Some of the changes my family has made along the way are ones that would be beneficial for many families, whether food sensitivities are an issue or not. We started our own little garden so we would have easy access to as-fresh-as-they-get vegetables in summer, and we began ordering a weekly box of delicious local, organic produce (which we always look forward to opening up to see what we'll get to eat each week!). The boys and I also make a regular adventure out of visiting our local farmer's market over summer vacation, a colourful and inspiring outing which we all really enjoy. We found a local organic farmer from whom we order pasture-raised beef, pork, and chickens to freeze in bulk every fall. I discovered some wonderful health food stores in our area where I could buy the nutritious ingredients I needed to prepare meals and bake homemade snacks, avoiding refined sugar and highly processed flours. (I often make large batches of healthy meals and muffins to keep in the freezer for days when time is short.) My husband Matt and I have truly enjoyed experimenting in the kitchen and on the grill, eliminating popular store-bought seasonings, dressings, or mixes and instead flavouring foods with healthy oils, lemon juice, fragrant herbs and interesting spices. Finally, we started making a habit of packing our own whole food lunches and healthy snacks (like bean dips and banana oat bundles) for school, work, outings, and travel, to avoid both hidden sources of gluten and the temptation to eat junk food that we're better off without.
The switch became a family affair.
Going through this process of change with our food in the interest of making me well made things much easier when, a year after my illness, we discovered that my youngest son Will also has food sensitivities (to dairy, gluten, eggs, and peanuts). Will had had skin issues for years, and that winter he experienced too many ear infections to count in a period of a few short months, which were treated with as many rounds of antibiotics. When our family doctor suggested we'd soon be looking at a referral to an ENT specialist and the possibility of tubes in Will's ears if things continued down the same path, I took Will to see our ND, too, and once again began the process of food eliminations, which proved to be very beneficial to him. The dietary changes didn't seem such a monumental task this time; I knew what to feed him because I had been eating many healthy, delicious foods myself that didn't contain any of the things he needed to avoid.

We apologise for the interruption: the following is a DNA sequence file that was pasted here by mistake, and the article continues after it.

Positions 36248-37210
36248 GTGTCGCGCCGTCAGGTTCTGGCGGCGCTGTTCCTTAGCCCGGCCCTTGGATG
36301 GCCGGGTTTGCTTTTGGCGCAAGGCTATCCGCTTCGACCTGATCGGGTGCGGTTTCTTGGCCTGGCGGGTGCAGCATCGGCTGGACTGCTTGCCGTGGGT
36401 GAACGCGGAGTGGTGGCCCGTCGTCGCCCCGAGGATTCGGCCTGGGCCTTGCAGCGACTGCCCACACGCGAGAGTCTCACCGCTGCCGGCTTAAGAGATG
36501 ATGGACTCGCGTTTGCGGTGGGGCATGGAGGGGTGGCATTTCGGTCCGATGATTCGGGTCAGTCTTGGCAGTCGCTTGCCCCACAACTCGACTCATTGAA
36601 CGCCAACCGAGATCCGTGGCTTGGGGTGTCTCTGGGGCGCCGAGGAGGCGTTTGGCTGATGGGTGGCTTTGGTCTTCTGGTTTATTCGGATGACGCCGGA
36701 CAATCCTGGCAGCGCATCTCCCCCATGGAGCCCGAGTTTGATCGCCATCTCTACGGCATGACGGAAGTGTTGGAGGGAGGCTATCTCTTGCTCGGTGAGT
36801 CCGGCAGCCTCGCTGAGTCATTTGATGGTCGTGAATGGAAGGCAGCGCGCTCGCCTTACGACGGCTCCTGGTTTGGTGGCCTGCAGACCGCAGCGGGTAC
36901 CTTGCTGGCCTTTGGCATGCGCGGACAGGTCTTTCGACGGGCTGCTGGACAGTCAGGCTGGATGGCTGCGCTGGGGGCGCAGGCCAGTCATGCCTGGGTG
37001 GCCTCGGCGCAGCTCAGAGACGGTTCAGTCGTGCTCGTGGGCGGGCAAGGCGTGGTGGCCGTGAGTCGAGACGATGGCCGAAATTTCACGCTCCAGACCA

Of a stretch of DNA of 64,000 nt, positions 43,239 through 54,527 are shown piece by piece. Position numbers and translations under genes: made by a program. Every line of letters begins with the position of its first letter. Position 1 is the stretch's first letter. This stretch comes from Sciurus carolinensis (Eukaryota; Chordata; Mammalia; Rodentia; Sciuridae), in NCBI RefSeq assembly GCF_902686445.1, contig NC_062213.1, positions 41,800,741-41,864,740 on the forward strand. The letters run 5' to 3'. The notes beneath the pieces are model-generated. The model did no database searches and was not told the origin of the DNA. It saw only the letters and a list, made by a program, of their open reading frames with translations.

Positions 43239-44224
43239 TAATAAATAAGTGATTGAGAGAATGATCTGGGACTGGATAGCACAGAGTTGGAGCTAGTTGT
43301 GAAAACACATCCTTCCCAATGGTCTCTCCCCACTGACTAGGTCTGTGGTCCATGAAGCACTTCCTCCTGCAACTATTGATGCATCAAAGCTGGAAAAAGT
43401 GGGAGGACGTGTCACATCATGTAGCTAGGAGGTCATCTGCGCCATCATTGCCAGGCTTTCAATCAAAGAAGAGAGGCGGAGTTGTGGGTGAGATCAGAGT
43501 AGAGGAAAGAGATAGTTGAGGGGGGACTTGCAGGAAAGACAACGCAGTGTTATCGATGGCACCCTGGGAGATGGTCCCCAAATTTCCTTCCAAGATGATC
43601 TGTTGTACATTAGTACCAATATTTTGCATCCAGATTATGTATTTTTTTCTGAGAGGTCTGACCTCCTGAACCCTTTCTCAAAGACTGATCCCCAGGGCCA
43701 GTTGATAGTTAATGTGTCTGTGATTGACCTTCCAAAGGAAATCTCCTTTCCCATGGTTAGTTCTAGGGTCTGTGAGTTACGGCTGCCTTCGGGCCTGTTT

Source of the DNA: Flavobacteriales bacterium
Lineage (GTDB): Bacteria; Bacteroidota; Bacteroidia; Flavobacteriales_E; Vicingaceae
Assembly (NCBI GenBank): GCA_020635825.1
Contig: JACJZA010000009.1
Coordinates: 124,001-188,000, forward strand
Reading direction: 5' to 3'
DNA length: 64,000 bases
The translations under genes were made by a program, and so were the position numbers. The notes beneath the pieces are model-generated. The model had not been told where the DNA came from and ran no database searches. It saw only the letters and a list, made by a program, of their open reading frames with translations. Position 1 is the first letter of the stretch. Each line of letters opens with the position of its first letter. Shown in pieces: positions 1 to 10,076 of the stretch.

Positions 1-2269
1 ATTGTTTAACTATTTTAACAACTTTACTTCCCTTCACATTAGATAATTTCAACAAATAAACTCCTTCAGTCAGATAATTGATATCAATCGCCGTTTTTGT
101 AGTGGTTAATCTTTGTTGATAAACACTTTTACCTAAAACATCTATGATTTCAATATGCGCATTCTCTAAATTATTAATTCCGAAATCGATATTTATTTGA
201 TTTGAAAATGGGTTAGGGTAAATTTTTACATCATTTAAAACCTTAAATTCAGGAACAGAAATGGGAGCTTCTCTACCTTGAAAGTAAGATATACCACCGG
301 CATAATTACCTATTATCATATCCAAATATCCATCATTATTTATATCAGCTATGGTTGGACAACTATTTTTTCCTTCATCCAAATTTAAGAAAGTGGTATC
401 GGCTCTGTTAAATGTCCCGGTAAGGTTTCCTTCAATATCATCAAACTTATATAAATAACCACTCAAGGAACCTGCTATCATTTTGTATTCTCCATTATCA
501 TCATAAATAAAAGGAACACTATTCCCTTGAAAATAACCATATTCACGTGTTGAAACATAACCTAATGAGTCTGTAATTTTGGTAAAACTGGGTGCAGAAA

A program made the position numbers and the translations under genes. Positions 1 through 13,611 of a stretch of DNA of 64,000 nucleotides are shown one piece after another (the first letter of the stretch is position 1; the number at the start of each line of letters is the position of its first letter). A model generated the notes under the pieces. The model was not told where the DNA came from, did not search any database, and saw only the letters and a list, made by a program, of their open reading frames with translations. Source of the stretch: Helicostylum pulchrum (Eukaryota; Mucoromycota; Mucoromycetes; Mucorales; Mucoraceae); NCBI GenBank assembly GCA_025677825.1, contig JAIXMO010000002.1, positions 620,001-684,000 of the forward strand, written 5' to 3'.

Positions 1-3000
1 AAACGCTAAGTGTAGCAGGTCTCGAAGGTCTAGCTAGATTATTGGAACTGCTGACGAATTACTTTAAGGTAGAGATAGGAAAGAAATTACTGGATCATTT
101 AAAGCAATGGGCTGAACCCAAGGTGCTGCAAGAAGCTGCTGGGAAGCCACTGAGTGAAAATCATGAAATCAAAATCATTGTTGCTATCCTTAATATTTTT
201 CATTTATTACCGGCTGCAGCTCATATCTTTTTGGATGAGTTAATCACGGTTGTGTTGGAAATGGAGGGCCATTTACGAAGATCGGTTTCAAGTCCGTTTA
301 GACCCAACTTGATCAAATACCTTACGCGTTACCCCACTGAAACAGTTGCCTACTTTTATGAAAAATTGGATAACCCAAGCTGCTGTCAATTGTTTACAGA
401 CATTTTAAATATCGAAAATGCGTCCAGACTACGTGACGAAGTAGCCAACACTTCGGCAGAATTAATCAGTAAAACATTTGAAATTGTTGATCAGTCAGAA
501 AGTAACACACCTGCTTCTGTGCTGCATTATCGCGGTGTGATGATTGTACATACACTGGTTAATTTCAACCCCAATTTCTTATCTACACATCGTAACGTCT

Our whole family has happily grown to love the switch we've made to a very healthy, real food diet, and we've all benefited in various ways. When I eat well, I feel full of energy (necessary for keeping up with my two busy boys!), and free of aches and pains and tummy troubles. Will's ears, nose, and skin are clearer than they've been in years, and his mood and behaviour are improved when he avoids the foods that cause his body to react. My oldest son, Noah, who is generally reluctant to try new foods, is actually developing a taste for quinoa and kale. My husband Matt has been a wonderful partner on this food journey with me, and we're both very enthusiastic to share what we've learned with anyone who asks about what we eat and how we prepare it. I even started a blog of my own where I write about our family's stories and the recipes we find or invent, which continues to be a very rewarding experience.
Big steps or small steps, just start taking them.
Due to my health circumstances, it was necessary for me to make sudden, drastic changes to my diet, something which I realize may not seem very appealing or manageable to many people. If you're not at the point of a health crisis, but want to make some positive changes in the way you eat, start small. Invest in some good cookbooks that provide nutritious, tasty, and relatively easy recipes and commit to trying one new healthy meal per week. (Two of my favourite family-friendly cookbooks are Jamie Oliver's Food Revolution and The Good Food Book for Families by Brenda Bradshaw and Cheryl Mutch.) Become aware of what is in the foods you eat; give up one food or habit that you know you'd be better off without and replace it with something that's good for you. Your success in these small shifts, and the physical and emotional benefits you'll likely feel as a result, just might encourage you to continue down a path of change that will improve your overall well-being.
I feel very proud of what our family has accomplished by deciding to take our health in our own hands, and by making a shift for the better in our eating habits. It's abundantly clear to me now that the old saying, "You are what you eat" is a valuable truth. Perhaps the most compelling reason for making the switch is evident every time I look at my two healthy, smiling boys' faces. In an age where so many children are being raised on a diet of highly processed convenience foods that are loaded with salt and sugar, I am teaching my sons what real food looks and tastes like, and where it comes from. In my mind, that's one of the best gifts I can give them.
For more of Lisa's Story, visit her blog Pocketfuls of Treasure.
I would like to thank Jamie Oliver, his staff and the Food Revolution “cast” for inspiring this series.